While the sessions are often informal, the meetings also provide valuable opportunities for students to glean resume and interview tips as well as insight to what professionals look for in prospective employees. The Department of Computer Science and Information Systems this spring hosted a meeting where students could ask questions of its advisory board members.
"I asked a few questions relating to my degree and the type of work I will be going into after graduation," said Tyler Ramaekers, who graduated this spring with a bachelor's degree in interactive digital media and will begin work in July at Cerner. "They were able to give me advice related to my personal background. Overall, the whole event carried an ‘ask anything, answer anything' tone in which students could ask any questions they wanted, regardless of the topic, and the professionals would answer it directly."
As professional advisory board members meet with Northwest students, common themes persist. Work hard. Gain experience. Reach out to other professionals.
Heather Wright, a fund accountant for State Street Corp. in Kansas City, stressed the importance of networking. She earned her bachelor's degree in accounting from Northwest in 2008 and obtained her master of business administration a year later.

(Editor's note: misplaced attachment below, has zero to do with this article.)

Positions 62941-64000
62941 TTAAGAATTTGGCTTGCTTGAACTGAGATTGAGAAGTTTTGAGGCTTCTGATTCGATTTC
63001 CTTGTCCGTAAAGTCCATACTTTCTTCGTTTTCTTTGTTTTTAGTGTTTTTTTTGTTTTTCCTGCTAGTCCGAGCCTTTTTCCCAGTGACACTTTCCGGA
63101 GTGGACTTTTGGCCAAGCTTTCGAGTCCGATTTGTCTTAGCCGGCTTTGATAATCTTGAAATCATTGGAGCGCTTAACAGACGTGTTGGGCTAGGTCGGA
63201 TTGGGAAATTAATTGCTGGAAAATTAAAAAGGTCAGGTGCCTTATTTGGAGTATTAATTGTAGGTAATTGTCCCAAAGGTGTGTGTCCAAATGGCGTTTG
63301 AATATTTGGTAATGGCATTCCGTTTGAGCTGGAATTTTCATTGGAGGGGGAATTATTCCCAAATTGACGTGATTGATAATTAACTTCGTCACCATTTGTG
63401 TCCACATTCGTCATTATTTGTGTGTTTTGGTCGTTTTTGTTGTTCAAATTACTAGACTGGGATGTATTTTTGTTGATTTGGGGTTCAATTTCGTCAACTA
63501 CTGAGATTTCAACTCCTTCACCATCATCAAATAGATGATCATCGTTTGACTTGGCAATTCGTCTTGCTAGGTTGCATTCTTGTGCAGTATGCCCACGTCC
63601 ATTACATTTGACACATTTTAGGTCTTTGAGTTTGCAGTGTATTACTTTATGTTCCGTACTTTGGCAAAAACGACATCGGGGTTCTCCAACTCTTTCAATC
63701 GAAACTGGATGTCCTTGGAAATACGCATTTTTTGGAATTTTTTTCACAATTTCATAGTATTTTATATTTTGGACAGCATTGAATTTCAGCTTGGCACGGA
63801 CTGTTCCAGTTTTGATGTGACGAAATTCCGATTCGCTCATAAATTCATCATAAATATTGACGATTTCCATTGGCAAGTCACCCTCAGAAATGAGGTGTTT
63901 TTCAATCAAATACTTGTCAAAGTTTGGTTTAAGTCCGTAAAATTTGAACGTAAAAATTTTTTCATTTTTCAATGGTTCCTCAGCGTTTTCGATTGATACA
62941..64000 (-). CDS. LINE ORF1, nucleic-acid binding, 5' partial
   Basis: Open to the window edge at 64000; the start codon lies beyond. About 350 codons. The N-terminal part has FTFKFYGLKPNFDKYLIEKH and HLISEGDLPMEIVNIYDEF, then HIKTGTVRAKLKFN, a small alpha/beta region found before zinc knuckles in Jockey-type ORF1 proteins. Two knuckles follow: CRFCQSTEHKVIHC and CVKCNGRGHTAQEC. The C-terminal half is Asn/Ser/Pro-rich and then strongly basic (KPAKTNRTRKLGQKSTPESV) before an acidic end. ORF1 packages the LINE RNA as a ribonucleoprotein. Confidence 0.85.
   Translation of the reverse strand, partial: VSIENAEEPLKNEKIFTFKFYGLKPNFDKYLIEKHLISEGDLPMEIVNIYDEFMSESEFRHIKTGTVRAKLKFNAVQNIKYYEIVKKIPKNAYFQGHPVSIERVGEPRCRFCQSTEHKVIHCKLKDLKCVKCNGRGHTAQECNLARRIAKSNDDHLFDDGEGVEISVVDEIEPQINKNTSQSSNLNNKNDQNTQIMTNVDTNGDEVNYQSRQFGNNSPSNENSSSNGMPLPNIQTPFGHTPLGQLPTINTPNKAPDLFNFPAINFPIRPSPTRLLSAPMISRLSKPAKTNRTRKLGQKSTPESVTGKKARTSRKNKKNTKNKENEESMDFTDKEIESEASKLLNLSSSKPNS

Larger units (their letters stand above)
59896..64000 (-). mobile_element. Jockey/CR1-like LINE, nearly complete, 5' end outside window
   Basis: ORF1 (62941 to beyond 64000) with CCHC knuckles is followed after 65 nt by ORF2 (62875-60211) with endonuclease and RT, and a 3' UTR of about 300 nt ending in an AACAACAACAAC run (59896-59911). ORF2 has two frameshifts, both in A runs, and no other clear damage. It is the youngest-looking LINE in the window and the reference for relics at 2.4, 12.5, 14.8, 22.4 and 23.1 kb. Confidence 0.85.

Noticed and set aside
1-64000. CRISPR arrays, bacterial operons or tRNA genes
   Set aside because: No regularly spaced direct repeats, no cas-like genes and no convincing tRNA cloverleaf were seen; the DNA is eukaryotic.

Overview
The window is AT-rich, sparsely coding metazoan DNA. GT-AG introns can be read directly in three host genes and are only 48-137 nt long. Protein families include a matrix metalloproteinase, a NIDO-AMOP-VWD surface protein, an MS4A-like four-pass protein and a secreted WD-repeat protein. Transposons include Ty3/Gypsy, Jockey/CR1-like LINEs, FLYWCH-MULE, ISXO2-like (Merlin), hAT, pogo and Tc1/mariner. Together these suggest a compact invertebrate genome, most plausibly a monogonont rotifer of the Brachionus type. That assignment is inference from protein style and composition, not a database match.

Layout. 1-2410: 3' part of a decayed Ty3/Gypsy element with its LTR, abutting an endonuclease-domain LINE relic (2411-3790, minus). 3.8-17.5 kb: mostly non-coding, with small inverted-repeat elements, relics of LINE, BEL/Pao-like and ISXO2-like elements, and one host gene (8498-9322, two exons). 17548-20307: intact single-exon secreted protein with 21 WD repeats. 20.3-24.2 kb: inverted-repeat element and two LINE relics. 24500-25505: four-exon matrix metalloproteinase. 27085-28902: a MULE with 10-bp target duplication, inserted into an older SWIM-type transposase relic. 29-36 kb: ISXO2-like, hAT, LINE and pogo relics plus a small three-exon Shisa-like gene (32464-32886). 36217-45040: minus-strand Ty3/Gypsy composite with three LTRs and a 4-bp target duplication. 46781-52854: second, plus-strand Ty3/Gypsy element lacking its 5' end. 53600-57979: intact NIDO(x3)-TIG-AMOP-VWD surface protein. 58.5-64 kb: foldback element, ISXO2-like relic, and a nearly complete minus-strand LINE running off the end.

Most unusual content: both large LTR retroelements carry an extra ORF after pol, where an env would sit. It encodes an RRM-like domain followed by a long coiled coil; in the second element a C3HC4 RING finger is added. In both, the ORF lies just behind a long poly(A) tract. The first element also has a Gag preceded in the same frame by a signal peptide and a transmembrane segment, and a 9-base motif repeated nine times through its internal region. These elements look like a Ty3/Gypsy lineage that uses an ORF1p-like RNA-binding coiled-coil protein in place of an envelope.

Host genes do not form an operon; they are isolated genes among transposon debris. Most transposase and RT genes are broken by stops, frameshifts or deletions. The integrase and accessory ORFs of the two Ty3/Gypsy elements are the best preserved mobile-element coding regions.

"Don't be set on one thing," Wright said. "I am doing a job that when I started at Northwest I would have never wanted to do, and I love my job. I am working with clients all over the world and meeting people I never thought I would meet. I just happened to meet the right people along the way to get the job."
For Northwest alumni and professionals who volunteer their time to help students, their participation on advisory boards is an opportunity to give back to the University as well as network with prospective employees.
Thuy Copeland, a member of the Department of Computer Science and Information Systems' professional advisory board, said the faculty and professional mentors she engaged with as a college student played a key role in her success. She earned her bachelor's degree in interactive digital media with a concentration on visual imaging at Northwest in 2006 and works as a web developer for Angus Productions Inc. in St. Joseph.
"Northwest invested a lot of time and effort into grooming me for a great career," Copeland said. "If I can enable future students to gain highly valued and marketable skills, then I have returned the favor."
Now, as a Northwest alumnus, Ramaekers can speak to the knowledge he gained from not only his instructors but professional mentors.
"These resources are out there; use them," he said. "Networking with professionals, students and faculty is the best possible thing you can do to secure a positive future for yourself. Take any opportunity that could potentially lead to a full-time job, internship, or even an interview."